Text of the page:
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Vatican Takes a Stand Against Gluten-Free Communion

"Hosts that are completely gluten-free are invalid matter for the celebration of the Eucharist."

by Nick Rose
Jul 11 2017, 2:00pm

Foto via Getty Images / Mondadori Portfolio.

Pope Francis loves gluten—or so it appears. When he's not taking Rome's homeless out for pizza, he's flying around in papal planes eating potato ravioli, cheese-stuffed pasta crepes, and biscotti, to his heart's content.

Now, Francis and the Church that he presides over are taking steps to ensure that the holy ceremony of the Eucharist is not besmirched by any gluten-free products. In a recent letter to bishops written by Cardinal Robert Sarah, "at the request of Pope Francis," gluten-free bread is deemed "invalid matter" for the celebration of the Eucharist.

The Eucharist, or Holy Communion, is the ceremony instituted by Jesus Christ himself at the Last Supper, which consists of consuming bread and wine in order to commemorate Christ's sacrifice. Catholics believe that bread and wine are converted into the body and blood of Christ through a process called transubstantiation.

But apparently, just what type of bread (or more typically, wafers) can be transubstantiated required clarification in the era of gluten-free food. With mass-produced gluten-free products becoming more readily available both online and in retail stores, the Catholic Church felt it needed to address just what kind of starches could be served during the Eucharist.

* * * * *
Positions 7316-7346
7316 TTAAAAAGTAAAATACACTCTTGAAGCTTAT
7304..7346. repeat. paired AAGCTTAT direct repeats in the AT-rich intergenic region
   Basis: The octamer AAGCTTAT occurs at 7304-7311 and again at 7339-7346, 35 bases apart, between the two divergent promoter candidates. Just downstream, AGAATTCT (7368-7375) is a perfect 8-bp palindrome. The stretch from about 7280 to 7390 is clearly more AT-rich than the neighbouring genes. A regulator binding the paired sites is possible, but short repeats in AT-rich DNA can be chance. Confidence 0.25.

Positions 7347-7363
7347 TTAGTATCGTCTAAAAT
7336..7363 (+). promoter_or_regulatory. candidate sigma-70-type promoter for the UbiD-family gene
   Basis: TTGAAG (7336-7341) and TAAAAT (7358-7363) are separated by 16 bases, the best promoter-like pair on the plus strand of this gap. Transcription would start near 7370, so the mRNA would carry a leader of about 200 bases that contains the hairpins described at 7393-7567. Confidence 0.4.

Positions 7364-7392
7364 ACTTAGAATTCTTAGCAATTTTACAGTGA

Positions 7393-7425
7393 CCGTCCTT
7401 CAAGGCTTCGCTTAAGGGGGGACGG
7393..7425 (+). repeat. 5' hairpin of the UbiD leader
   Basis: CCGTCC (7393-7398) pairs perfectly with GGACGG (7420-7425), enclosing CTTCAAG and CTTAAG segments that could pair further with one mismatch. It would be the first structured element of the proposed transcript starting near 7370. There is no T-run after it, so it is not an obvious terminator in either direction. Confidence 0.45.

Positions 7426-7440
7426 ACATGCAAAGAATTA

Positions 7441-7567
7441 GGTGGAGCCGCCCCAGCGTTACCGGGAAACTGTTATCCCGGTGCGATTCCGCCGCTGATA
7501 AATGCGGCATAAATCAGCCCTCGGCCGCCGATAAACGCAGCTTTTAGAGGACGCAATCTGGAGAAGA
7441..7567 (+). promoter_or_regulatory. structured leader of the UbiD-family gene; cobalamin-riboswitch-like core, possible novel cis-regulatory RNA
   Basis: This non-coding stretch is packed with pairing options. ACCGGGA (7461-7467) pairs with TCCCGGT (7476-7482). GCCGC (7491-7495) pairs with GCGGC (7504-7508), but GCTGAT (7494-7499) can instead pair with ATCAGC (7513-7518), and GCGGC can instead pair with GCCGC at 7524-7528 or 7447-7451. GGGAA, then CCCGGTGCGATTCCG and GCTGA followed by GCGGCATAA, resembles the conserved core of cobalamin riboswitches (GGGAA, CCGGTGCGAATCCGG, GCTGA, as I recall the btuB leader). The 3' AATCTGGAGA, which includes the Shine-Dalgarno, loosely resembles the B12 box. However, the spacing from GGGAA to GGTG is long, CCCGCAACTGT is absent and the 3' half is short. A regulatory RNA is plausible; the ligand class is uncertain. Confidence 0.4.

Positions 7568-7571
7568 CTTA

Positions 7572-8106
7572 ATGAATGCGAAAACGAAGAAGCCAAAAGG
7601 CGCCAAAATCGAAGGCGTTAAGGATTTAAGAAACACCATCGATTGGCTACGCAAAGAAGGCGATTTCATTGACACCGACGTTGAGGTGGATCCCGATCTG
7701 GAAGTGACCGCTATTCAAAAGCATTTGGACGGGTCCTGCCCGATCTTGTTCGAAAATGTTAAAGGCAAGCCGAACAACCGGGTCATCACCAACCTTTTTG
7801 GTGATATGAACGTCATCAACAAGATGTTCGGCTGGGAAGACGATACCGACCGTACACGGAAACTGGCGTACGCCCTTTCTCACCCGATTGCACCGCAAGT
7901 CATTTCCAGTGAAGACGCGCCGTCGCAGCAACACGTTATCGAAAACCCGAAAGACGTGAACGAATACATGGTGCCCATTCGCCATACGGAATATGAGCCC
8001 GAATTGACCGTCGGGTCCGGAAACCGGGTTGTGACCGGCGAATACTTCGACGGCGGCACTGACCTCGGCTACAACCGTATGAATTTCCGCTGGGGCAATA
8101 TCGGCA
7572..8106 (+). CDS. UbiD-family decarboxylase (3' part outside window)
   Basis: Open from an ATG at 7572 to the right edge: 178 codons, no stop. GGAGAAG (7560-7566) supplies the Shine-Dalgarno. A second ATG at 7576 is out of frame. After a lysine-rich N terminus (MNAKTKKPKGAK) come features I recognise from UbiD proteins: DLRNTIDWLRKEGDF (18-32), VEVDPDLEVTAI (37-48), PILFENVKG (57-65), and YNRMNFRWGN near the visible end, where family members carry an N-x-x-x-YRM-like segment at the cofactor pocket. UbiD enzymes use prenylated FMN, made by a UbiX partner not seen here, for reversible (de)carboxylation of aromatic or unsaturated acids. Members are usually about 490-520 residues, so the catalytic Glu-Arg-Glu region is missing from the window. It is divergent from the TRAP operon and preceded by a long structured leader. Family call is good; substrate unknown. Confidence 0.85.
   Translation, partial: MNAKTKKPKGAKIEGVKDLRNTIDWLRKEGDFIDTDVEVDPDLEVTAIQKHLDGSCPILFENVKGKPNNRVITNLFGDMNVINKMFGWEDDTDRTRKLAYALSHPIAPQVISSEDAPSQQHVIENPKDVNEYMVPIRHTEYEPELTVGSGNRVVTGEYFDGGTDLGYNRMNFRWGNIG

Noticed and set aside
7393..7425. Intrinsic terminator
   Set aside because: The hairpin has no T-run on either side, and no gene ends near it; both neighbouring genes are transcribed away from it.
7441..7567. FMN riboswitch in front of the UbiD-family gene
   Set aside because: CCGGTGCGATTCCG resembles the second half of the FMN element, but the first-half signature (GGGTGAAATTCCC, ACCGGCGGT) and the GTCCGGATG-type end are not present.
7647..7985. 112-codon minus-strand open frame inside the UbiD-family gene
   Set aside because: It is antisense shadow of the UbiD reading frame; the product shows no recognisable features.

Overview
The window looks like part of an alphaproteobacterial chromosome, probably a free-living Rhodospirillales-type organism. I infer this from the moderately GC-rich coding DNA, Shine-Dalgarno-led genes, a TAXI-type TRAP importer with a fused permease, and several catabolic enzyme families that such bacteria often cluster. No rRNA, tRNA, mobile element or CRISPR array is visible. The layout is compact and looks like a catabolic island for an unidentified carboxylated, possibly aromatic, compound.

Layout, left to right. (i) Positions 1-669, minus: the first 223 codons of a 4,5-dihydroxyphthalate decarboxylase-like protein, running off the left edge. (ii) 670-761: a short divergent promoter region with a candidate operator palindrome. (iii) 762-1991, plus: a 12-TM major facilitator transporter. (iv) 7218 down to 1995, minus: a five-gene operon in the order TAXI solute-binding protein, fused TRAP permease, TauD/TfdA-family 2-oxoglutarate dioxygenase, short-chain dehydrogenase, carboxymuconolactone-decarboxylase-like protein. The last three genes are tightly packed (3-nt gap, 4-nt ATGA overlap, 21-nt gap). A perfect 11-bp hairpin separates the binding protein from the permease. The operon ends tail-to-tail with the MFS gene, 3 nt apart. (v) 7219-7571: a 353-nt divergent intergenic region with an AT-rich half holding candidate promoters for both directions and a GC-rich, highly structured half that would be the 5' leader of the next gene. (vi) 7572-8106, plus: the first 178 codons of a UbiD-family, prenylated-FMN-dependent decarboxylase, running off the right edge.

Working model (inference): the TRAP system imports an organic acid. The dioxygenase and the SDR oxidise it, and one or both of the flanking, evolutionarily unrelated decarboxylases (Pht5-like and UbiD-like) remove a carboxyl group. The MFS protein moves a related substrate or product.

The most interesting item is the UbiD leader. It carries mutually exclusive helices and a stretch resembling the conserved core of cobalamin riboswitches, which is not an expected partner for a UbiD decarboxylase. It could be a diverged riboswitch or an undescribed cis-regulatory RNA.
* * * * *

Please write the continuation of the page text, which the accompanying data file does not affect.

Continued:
READ MORE: The Pope Misses Going Out for Pizza More Than He Misses TV

"Until recently, it was certain religious communities who took care of baking the bread and making the wine for the celebration of the Eucharist," the letter says. "Today, however, these materials are also sold in supermarkets and other stores and even over the internet."

Citing canonic law, Cardinal Sarah reminds bishops that the bread used in Communion must be "unleavened, purely of wheat, and recently made so that there is no danger of decomposition," adding that it is "a grave abuse" to introduce other substances into Eucharist bread.

By extension, gluten-free wafers are not acceptable, though partially gluten-free hosts are, albeit with a few stipulations. "Hosts that are completely gluten-free are invalid matter for the celebration of the Eucharist. Low-gluten hosts (partially gluten-free) are valid matter, provided they contain a sufficient amount of gluten to obtain the confection of bread without the addition of foreign materials and without the use of procedures that would alter the nature of bread."

That adherence to purity also applies to the blood of Christ, with Cardinal Sarah reminding bishops that wine used in "the most sacred celebration of the Eucharistic Sacrifice" must be "natural, from the fruit of the grape, pure, and incorrupt, not mixed with other substances."

To sum up, it sounds like the Vatican is very down with funky natural wines and that anti-gluten followers could be damned—literally.